Last modified on 15 November 2012, at 22:15

Elements of Political Communication: General guidelines – Sound

When writing, repeat phrases to emphasize themes or ideas, but avoid repeating the same word or sound inadvertently. Casual writers frequently misuse idioms. A careful reading, however, can often help to identify these issues before they are published. Before submission or publication, read the piece aloud slowly and pronounce every word. Do this a few times and make any necessary corrections, then read it to a family member or friend and ask if any part needs clarification. If he or she would like to proofread the piece by reading it in print, share it after you've read it aloud.

ReviewEdit

Which of these sentences sounds the best?
A: Our program is community-based, so residents can actively direct the program.
B: Our program is community-based, so the community can actively direct the program.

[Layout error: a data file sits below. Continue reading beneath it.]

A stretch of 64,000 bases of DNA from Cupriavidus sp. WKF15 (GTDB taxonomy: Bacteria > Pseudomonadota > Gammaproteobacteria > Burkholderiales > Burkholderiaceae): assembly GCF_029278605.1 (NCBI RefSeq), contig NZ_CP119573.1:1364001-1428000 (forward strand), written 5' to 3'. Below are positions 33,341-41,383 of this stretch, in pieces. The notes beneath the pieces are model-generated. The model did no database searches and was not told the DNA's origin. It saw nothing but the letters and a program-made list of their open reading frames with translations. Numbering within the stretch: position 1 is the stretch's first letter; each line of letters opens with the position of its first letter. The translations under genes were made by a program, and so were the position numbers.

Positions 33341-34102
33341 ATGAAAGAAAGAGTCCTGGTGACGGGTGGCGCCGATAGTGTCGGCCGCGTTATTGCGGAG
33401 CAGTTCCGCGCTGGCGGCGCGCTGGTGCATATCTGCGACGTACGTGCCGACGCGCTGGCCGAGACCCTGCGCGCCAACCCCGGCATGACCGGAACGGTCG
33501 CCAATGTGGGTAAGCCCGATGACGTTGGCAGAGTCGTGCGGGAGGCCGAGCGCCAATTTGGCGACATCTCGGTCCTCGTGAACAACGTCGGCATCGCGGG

C: Our program is community-activated, so the community can actively direct the program.
D: Our community is program-based, so the community can actively direct the program.
Answer: A. Repetition of certain words and phrases is fine, but using the same word repetitively sounds odd, and readers may assume your vocabulary is limited or that you are using buzzwords to generate interest.


Which of these sentences sounds the best?
A: The President’s opponents used a proposed parliamentary procedure to postpone the partisan vote.
B: The President's foes used a proposed motion to delay the vote.
C: The President's political opponents used a proposed parliamentary procedure to postpone the partisan vote.
D: The President's political opponents used a parliamentary procedure, which was planned and prepared, to postpone the partisan vote.
Answer: B. Again, alliteration works well in certain circumstances, but when its use is inadvertent, it sounds awkward even when it is not read aloud. Rather than relying on a thesaurus, use simpler words that contain fewer syllables to avoid this kind of awkward alliteration.


NotesEdit

  1. Bryan, Imperialism, 338–339.

Inclusiveness · Succinctness